• Exercising regularly. Cultivating an exercise routine may be the single most beneficial lifestyle change you can make to improve core symptoms of adult ADHD. Various studies indicate that exercise can increase a person's ability to maintain focus and attention. 
  • Adjusting your diet. Making certain changes to your diet may also help improve ADHD symptoms, though you should always speak to a doctor or nutritionist first. 
  • Getting enough sleep. As one study puts it, “relationships of ADHD with sleep problems, psychiatric comorbidities, and medications are complex and multidirectional”. It’s not uncommon for those with ADHD to experience sleep problems, which can then exacerbate symptoms. Prioritizing good sleep hygiene may help.
  • Cultivating a mindfulness practice. A regular mindfulness practice is commonly recommended for various mental disorders, and ADHD is no exception. Mindfulness may help with things like focus and emotional control. More research into its applications for ADHD in particular is needed, but one study suggests “promising preliminary support for its efficacy”.

Seeking adult ADHD symptom support

If you’re experiencing symptoms of ADHD, it’s typically recommended that you meet with a qualified healthcare professional. A medical doctor can conduct an exam and any necessary testing to determine whether there may be an underlying physical condition that’s causing symptoms. Next, a mental health care provider can conduct an evaluation to diagnose ADHD and/or another mental health condition may be at play and suggest a treatment plan accordingly.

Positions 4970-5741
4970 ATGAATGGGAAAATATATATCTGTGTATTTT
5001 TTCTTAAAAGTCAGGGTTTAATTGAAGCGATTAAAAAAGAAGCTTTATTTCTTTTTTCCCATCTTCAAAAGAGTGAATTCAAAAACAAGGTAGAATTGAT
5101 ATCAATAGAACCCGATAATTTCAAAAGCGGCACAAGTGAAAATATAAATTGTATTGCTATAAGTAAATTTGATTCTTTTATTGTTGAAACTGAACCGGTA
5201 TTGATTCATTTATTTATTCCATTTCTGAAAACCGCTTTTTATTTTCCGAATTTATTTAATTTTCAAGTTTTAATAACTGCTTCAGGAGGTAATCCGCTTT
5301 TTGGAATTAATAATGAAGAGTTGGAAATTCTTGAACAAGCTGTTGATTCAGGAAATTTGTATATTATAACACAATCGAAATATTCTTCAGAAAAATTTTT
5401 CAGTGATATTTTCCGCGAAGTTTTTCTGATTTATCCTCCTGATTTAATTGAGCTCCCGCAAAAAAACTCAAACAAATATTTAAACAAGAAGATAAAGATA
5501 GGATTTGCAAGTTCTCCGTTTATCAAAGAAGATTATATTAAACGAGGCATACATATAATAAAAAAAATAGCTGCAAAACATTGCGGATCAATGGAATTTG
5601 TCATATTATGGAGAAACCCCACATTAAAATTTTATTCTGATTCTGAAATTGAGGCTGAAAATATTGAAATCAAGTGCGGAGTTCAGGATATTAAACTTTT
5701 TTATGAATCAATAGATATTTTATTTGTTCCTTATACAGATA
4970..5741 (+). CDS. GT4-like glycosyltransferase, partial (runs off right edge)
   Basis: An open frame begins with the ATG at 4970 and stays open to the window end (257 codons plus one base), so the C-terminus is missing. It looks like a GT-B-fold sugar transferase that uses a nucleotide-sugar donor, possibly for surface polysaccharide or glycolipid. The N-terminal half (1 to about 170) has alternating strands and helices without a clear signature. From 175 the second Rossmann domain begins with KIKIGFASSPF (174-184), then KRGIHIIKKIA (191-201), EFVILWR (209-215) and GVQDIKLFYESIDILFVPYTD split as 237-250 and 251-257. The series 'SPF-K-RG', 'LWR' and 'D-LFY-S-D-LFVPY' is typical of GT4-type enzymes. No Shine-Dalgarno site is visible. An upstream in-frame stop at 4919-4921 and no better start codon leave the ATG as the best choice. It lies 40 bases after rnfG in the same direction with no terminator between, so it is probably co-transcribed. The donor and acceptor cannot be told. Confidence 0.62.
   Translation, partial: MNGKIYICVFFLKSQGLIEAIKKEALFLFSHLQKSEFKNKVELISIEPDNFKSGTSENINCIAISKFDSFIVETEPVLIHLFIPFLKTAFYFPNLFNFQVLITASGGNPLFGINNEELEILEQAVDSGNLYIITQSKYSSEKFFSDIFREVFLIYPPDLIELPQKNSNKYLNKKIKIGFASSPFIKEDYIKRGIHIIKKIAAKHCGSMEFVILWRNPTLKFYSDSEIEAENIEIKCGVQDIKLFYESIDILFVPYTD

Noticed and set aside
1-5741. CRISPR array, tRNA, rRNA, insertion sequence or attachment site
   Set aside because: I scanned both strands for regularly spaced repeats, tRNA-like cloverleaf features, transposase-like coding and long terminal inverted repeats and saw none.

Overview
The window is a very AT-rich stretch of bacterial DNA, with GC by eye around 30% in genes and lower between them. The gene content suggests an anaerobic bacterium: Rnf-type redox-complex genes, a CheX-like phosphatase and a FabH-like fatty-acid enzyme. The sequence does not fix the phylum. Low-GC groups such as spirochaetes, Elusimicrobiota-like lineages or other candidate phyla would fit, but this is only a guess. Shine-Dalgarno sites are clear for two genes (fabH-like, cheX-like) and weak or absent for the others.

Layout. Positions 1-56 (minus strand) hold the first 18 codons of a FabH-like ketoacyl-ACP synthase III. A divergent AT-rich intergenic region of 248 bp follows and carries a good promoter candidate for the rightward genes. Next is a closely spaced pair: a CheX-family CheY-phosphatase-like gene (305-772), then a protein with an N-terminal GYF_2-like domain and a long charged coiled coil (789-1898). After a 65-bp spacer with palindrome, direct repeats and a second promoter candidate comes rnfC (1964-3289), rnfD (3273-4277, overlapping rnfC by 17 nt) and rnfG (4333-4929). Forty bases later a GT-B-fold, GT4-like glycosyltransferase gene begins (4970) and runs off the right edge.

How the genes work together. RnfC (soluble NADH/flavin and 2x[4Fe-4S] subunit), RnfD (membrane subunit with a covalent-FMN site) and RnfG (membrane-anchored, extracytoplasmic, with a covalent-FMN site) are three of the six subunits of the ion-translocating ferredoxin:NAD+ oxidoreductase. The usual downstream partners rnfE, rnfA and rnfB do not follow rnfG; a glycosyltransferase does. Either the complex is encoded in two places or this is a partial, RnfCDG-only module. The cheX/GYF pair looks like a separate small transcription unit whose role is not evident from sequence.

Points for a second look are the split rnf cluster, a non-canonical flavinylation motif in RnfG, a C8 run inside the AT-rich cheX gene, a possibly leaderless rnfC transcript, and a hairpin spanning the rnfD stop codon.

Support through therapy

For those who are interested in meeting with a therapist to address potential ADHD symptoms, they can connect with one online or in person. If you’d prefer to attend traditional, in-office sessions, you can search for a provider in your local area. If you’d prefer to meet with someone virtually from the comfort of home, you might consider online therapy.

Online therapy

With an online therapy platform like BetterHelp, you can get matched with a licensed therapist who you can meet with via phone, video call, and/or in-app messaging to address the challenges you may be facing. Research suggests that online and in-person therapy can offer similar benefits in most cases, so the format you choose is typically up to you.


ADHD is a developmental disorder that, left untreated, can be challenging to live with. People with ADHD may be more likely to experience other mental health conditions like substance abuse and depression, making treatment all the more important. Treatment for ADHD in adults can include medication, therapy, and/or lifestyle changes. If you’re experiencing symptoms, it may be worth meeting with a qualified healthcare professional for advice and guidance on the recommended treatment for your unique situation.